Estrogen receptor blockade

With poor evidence supporting an endocrine role of estrogen, the question of whether local estrogen regulates GH secretion has been addressed by using ER antagonists. Tamoxifen, as a selective estrogen receptor modulator (SERM) possesses tissue-specific antagonistic and agonist effects. While it exerts ER antagonist centrally, tamoxifen possesses estrogen agonist effects on the liver (56, 57). Birzniece et al. compared the effects of orally administered tamoxifen and estradiol valerate on GH stimulation by arginine in post-menopausal women (33). Tamoxifen reduced and estradiol valerate enhanced the GH response to arginine (Fig. 2). IGF-1 fell and SHBG levels rose with both treatments. The blunted GH response observed with tamoxifen in the face of reduced IGF-1 feedback inhibition indicates that GH secretion was suppressed by estrogen receptor antagonism. Because circulating estradiol was unaffected by tamoxifen treatment, these data suggest a persuasive role of local estrogen in the central control of GH secretion in hypogonadal women.

Figure 2
Figure 2

Change from baseline in peak GH response to stimulation, serum IGF-I and SHBG during oral treatment with tamoxifen (20 mg/d) and estradiol valerate (2 mg/d) in post-menopausal women. GH data are presented as maximum increment in serum GH over pre-stimulation GH levels during arginine infusion. Conversion factor: 1 mIU/L = 0.33 g/L. Data are expressed as mean ± s.e.m. *P  < 0.05 compared with baseline. Adapted from (33).

Citation: European Journal of Endocrinology 184, 6; 10.1530/EJE-21-0155

Aromatase inhibition

To extend investigations exploring possible paracrine control of GH secretion, Birzniece et al. studied whether aromatase inhibition replicated the effects of tamoxifen in post-menopausal women (Fig. 3) (46). Tamoxifen reduced GH secretion, however, letrozole, a potent aromatase inhibitor, imparted no significant effect. Estradiol concentration was unmeasurably low throughout the study in the post-menopausal women, in whom estrone levels fell by more than 95%, providing evidence of letrozole action. In men, whom letrozole administration reduced GH secretion and IGF-1 levels, letrozole markedly reduced both estradiol and estrone levels (46). Thus, inhibiting aromatase did not affect GH secretion in post-menopausal women, an unexpected finding suggesting that estrogens may not drive GH secretion in women with low estrogen milieu.

Figure 3
Figure 3

GH response to arginine stimulation at baseline (diamond) and during aromatase inhibitor letrozole (triangle) treatment in eight healthy men (A), and in seven healthy post-menopausal women (B). Data are presented as mean increment in serum GH after arginine infusion over 120 min. *P < 0.05 compared to baseline. Conversion factor: 1 mIU/L= 0.33 μg/L. Adapted from (46).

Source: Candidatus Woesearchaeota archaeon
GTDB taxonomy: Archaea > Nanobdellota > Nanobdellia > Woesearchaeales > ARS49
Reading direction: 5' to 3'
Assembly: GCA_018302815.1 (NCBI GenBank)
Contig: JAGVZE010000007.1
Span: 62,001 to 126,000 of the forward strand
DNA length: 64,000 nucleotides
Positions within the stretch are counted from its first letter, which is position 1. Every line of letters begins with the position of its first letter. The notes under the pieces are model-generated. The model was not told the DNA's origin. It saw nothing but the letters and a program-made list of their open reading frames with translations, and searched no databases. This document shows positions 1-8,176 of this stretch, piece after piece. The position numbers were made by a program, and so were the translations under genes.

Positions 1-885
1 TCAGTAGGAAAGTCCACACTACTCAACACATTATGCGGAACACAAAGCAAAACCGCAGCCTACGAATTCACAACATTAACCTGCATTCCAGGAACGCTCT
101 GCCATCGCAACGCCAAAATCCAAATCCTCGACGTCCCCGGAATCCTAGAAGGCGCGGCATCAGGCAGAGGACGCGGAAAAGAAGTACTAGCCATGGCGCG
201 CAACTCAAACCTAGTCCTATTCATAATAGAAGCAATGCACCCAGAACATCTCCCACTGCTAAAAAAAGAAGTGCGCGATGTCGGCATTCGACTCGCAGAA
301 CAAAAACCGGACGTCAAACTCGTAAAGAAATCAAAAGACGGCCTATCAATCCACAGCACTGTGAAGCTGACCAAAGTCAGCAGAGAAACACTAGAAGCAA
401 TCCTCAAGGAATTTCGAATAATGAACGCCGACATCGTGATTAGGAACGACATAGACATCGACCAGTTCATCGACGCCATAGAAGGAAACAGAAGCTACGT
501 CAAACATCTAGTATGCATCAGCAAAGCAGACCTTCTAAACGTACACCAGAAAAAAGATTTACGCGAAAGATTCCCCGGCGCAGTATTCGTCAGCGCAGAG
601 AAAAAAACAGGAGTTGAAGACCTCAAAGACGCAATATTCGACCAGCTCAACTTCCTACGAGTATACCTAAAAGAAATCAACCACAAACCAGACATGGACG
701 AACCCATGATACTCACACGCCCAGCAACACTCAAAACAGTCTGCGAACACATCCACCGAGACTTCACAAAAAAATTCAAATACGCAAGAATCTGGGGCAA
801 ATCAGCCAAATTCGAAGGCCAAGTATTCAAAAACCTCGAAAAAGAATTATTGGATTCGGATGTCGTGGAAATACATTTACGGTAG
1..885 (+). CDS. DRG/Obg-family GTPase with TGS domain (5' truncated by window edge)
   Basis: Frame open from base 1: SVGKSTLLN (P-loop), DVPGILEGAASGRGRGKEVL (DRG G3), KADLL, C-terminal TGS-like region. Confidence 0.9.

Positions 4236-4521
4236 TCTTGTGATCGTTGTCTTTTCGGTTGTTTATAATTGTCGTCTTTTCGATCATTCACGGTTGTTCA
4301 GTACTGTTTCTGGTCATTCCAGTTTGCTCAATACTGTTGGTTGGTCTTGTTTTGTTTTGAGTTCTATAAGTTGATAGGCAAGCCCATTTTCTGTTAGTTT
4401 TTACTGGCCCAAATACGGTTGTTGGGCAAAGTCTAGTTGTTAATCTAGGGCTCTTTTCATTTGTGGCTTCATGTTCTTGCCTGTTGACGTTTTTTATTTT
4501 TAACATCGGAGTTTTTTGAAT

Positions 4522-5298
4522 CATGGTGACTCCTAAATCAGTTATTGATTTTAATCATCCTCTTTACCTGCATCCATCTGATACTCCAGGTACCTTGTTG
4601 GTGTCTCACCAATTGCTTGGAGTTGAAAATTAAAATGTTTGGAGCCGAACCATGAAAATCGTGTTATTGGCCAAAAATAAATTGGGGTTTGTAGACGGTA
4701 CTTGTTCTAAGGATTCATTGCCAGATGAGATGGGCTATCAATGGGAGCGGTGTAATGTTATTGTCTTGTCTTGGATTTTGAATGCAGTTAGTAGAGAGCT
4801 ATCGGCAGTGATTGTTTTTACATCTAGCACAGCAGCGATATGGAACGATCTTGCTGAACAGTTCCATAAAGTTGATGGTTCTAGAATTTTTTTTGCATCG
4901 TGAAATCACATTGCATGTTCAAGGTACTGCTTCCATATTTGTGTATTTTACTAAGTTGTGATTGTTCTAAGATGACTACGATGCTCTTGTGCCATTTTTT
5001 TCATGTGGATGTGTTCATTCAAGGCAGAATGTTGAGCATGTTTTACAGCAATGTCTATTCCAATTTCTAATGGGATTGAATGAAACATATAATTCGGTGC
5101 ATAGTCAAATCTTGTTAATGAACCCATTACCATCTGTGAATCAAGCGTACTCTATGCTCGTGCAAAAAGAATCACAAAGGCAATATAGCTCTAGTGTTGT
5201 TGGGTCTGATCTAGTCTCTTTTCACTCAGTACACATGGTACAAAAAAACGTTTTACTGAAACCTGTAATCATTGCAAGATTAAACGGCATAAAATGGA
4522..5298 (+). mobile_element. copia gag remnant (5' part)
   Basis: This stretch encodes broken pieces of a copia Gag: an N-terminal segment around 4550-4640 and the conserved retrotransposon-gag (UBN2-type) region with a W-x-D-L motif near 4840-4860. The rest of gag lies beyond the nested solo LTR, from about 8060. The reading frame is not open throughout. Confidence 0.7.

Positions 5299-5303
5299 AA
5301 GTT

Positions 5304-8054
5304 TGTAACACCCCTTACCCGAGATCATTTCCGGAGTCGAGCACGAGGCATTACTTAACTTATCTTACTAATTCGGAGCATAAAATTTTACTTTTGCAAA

Citation: European Journal of Endocrinology 184, 6; 10.1530/EJE-21-0155

How can a fall in GH secretion from ER blockade with tamoxifen be explained? Evidence from the oncology field shows that tamoxifen exerts direct effects on signaling pathways inhibiting tumor cell proliferation that are not estrogen receptor-mediated (58). It has also been observed that tamoxifen exerts a direct dose-dependent inhibitory effect on GH secretion from pituitary somatotrophs in-vitro in the absence of added estradiol (59). Thus, it is conceivable that the blunting of GH secretion may be mediated through mechanisms not involving the estrogen receptor.

Androgens

The effect of androgens on the GH-IGF system in women has been investigated in the setting of HIV wasting. Schurgin et al. observed that transdermal administration of 150 μg of testosterone increased IGF-1 but not mean GH concentration (60). In a study in men with HIV wasting, the same group reported that testosterone treatment did not change IGF-1 but significantly reduced mean GH levels, findings different from those in normal men (61). These observations suggest that patients with HIV wasting are not an appropriate model for investigating the interactions of sex steroids and the GH system. To our knowledge, there have been no studies in women of reproductive age exploring whether androgens amplify GH secretion and if so whether this requires aromatization.

In summary, studies in men show that estrogens mediate the central stimulation of GH secretion in men. In hypogonadal women, physiological estrogen replacement has no effect while ER antagonism and estrogen deprivation induce disparate effects, providing no consistent evidence that estrogens regulate the central secretion of GH.

Clinical implications